f) orienting a second end of said conductive paths to form a clip member for mechanically interlocking with conductive contacts of a connecting member;
g) providing connection of one or more circuit elements to selected conductive paths in a circuit configuration.
41. A method for manufacturing a supported conductive network comprising the steps of:
a) providing a planar electrically conductive sheet;
b) forming a non-planar pattern in said planar electrically conductive sheet, and providing a dielectric material fast with a first face of said sheet, wherein the forming step and application of the dielectric material are performed simultaneously by molding the dielectric material onto the first face with the molding pressure serving to deform the planar sheet into the non-planar pattern; and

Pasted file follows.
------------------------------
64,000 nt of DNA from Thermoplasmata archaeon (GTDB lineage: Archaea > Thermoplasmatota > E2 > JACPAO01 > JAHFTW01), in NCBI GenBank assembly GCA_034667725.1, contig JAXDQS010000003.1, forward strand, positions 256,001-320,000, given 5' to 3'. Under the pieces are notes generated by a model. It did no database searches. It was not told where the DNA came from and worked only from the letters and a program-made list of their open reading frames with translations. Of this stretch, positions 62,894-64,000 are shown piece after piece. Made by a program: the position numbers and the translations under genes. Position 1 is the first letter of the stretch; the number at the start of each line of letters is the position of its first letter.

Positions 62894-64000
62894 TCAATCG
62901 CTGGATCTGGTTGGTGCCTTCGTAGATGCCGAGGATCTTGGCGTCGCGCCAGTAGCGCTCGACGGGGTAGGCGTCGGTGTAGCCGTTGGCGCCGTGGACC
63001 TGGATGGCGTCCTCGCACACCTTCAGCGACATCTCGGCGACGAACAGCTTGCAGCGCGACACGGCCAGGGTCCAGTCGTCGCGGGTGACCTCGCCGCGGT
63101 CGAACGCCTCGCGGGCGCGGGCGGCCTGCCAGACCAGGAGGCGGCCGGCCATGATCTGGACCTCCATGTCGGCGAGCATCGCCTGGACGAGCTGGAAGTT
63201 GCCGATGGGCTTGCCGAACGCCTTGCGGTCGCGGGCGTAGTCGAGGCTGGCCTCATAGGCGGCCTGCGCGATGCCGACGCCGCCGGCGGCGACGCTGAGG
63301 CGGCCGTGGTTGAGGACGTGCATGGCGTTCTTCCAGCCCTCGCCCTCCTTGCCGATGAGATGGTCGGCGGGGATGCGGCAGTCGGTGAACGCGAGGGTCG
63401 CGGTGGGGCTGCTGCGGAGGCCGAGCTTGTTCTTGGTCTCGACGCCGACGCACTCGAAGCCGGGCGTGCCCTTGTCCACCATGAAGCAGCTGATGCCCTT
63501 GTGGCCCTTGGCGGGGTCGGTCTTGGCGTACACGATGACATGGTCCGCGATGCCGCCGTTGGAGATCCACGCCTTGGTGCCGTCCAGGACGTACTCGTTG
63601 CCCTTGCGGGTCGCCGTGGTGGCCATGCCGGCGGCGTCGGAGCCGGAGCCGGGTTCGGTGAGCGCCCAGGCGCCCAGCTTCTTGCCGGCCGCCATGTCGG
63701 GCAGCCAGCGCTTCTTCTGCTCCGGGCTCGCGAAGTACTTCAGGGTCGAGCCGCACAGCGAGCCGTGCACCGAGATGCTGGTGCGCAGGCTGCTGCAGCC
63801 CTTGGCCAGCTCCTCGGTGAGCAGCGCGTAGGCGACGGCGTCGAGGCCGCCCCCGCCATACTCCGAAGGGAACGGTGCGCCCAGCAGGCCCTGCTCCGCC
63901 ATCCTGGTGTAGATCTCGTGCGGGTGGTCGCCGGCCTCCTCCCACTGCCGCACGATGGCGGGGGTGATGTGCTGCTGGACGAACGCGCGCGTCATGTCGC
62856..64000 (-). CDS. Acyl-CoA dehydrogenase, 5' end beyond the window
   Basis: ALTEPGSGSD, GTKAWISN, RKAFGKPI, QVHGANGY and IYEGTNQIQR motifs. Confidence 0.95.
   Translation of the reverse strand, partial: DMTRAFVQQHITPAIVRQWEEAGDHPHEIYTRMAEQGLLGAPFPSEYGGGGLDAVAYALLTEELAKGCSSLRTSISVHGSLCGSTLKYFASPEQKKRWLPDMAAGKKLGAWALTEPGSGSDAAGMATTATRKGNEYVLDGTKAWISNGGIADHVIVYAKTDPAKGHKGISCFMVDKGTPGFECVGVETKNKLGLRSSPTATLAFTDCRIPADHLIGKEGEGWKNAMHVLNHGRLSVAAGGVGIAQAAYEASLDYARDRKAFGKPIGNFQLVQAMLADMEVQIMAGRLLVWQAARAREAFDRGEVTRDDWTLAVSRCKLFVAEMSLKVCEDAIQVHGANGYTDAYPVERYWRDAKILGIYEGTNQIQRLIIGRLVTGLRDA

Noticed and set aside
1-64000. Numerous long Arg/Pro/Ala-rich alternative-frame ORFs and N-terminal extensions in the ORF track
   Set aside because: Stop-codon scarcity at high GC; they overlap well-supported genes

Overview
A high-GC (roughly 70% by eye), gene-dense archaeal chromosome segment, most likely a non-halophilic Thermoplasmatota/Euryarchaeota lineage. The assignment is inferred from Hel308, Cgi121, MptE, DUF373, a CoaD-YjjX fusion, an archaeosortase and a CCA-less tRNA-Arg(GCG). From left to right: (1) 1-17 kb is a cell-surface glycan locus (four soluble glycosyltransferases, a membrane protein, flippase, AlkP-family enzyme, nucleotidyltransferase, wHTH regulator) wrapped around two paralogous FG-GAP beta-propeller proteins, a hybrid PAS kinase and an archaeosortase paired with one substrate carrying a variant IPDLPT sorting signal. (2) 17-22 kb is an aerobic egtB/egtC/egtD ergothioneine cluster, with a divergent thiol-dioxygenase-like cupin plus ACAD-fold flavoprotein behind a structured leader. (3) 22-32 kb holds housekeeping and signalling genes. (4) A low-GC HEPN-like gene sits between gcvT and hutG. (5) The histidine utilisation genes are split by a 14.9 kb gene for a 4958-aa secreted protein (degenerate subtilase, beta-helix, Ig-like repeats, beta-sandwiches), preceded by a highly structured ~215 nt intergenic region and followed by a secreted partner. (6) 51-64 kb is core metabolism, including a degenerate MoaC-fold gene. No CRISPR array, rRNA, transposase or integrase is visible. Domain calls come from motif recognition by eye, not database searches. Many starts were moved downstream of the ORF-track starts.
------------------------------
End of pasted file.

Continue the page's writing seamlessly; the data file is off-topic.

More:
c) removing portions of the sheet from a second face thereof to form electrically insulated electrically conductive paths supported by the dielectric material.
42. A method for manufacturing a supported conductive network comprising the steps of:
a) providing a planar electrically conductive sheet;
b) forming a non-planar pattern in said planar electrically conductive sheet, and providing a dielectric material fast with a first face of said sheet;
c) removing portions of the sheet from a second face thereof to form electrically insulated electrically conductive paths supported by the dielectric material;
d) making fast a second electrically conductive material to the dielectric material remote from the paths; and
e) providing a window in said dielectric material and cold pressure fusing a conductive path and said electrically conductive material together through said window.
43. The method of claim 42 wherein said fusing step further comprises the steps of